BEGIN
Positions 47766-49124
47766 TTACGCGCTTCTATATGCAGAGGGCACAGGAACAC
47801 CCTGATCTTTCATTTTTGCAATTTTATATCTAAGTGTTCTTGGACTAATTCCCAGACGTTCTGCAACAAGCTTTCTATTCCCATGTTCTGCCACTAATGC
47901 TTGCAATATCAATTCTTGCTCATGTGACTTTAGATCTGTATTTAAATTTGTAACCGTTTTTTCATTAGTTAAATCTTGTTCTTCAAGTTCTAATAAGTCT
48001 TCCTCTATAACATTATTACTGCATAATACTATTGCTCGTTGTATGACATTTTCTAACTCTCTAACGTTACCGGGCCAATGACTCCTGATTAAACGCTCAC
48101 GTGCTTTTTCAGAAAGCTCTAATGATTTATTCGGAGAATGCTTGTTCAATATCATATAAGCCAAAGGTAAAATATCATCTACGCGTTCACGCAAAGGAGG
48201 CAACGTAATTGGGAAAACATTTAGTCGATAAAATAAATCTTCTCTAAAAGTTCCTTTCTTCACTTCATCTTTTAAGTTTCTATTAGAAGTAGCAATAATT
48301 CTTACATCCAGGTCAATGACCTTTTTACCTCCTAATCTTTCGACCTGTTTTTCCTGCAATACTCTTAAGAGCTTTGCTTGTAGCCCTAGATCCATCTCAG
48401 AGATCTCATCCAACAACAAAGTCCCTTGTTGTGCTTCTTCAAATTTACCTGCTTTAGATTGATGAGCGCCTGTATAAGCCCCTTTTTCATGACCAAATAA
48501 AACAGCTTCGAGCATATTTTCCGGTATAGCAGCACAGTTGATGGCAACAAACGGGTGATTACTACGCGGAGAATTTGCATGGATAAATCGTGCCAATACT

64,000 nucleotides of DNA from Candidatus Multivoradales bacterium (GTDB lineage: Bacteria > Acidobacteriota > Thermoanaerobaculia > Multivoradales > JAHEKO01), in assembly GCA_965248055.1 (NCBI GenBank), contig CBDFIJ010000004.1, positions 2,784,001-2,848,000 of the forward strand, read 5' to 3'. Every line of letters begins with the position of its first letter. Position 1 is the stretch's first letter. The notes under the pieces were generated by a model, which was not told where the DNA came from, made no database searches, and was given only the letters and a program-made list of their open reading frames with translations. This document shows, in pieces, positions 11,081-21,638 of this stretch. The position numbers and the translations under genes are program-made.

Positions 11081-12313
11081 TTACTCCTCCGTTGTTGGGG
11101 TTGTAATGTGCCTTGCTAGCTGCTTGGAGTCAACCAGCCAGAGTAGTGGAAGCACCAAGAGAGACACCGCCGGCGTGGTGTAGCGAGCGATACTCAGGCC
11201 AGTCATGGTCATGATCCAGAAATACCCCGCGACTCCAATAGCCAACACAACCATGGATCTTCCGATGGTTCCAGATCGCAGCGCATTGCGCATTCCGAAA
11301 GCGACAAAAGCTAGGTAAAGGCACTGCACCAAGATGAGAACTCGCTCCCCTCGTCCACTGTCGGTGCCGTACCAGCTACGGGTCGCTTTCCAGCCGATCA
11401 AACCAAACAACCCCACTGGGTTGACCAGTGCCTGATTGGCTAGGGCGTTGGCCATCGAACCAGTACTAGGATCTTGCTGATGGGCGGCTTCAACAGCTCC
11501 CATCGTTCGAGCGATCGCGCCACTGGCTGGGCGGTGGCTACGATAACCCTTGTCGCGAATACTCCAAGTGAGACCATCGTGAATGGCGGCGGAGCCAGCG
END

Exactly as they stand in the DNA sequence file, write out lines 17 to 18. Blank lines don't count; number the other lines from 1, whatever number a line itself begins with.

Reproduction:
11401 AACCAAACAACCCCACTGGGTTGACCAGTGCCTGATTGGCTAGGGCGTTGGCCATCGAACCAGTACTAGGATCTTGCTGATGGGCGGCTTCAACAGCTCC
11501 CATCGTTCGAGCGATCGCGCCACTGGCTGGGCGGTGGCTACGATAACCCTTGTCGCGAATACTCCAAGTGAGACCATCGTGAATGGCGGCGGAGCCAGCG